“Don’t walk away, in silence”

There are bands, and then there are great bands, and then there are unique bands, and then there is Joy Division. In a mere two years (1978-80), between their incarnations as Warsaw and New Order, they shimmered in that rare genre, the absolute song. Through it, Ian Curtis, an epileptic writer who was their lead singer, tried to say two basic things to his girl and to his mate. When he felt that neither of them could listen, he hanged himself at 23.

He confessed to his wife:

“When routine bites hard,/And ambitions are low,
And resentment rides high,/But emotions won’t grow,
And we’re changing our ways, taking different roads

Then love, love will tear us apart again.”

He implored his friend:

“Walk in silence,/Don’t walk away, in silence
See the danger, Always danger,
Endless talking, Life rebuilding,
Don’t walk away.”


With its symphonic expanse and Heideggerian title, the song “Atmosphere” unfurls an unalloyed mood/Stimmung. Two months before Curtis’ suicide it was first released on a single by the French label Sordide Sentimental. The other song was “Dead Souls.” The single was called Licht und Blindheit [= Light and Blindness]. In addition to the lyrics, the package included a blue piece of paper that identified it as “Gesamtkunstwerk” [= Total Artwork].  Another insert quoted German Romantic author Heinrich von Kleist, dead in 1811 at 34, another suicide, whose essay “On the Marionette Theater” (1810) has been invoked in descriptions of Curtis’s spastic dancing.  The cover by J-F Jamou was redolent of Caspar Friedrich’s atmosphere. Its monk appeared also on the official video of the song.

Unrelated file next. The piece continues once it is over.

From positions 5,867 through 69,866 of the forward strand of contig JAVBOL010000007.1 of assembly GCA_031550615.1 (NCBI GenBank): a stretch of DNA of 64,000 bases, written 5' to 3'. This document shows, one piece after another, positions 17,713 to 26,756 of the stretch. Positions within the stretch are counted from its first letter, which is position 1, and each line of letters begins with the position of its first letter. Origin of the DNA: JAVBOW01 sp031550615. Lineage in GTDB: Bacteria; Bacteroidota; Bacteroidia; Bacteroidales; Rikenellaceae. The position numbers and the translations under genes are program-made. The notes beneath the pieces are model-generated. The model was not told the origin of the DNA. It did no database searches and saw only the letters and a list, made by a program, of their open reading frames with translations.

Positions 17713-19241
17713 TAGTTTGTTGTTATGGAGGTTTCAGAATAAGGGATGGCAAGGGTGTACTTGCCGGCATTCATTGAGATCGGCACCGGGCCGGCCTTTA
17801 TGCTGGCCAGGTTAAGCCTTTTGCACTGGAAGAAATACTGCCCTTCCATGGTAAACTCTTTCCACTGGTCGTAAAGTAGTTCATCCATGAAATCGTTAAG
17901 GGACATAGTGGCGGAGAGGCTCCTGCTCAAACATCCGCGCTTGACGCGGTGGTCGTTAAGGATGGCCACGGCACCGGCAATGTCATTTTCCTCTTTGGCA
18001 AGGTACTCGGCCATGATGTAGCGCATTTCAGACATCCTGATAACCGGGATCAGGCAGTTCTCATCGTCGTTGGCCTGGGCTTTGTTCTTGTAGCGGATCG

Walk in silence,
Don’t walk away, in silence
See the danger,
Always danger,
Endless talking,
Life rebuilding,
Don’t walk away.

Walk in silence,
Don’t turn away, in silence
Your confusion,
My illusion,
Worn like a mask of self-hate,
Confronts and then dies,
Don’t walk away.

People like you find it easy,
Naked to see,
Walking on air
Hunting by the rivers
Through the streets
Every corner abandoned too soon,
Set down with due care
Don’t walk away, in silence,
Don’t walk away.

Joy Division has inspired some of the most passionate pop admiration and analysis (Paul Crosthwaite:  “Trauma and Degeneration:  Joy Division and Pop Criticism’s Imaginative Historicism,” in Carroll and Hansen, eds.:  Litpop:  Writing and Popular Music, 2014).

February 9, 2015

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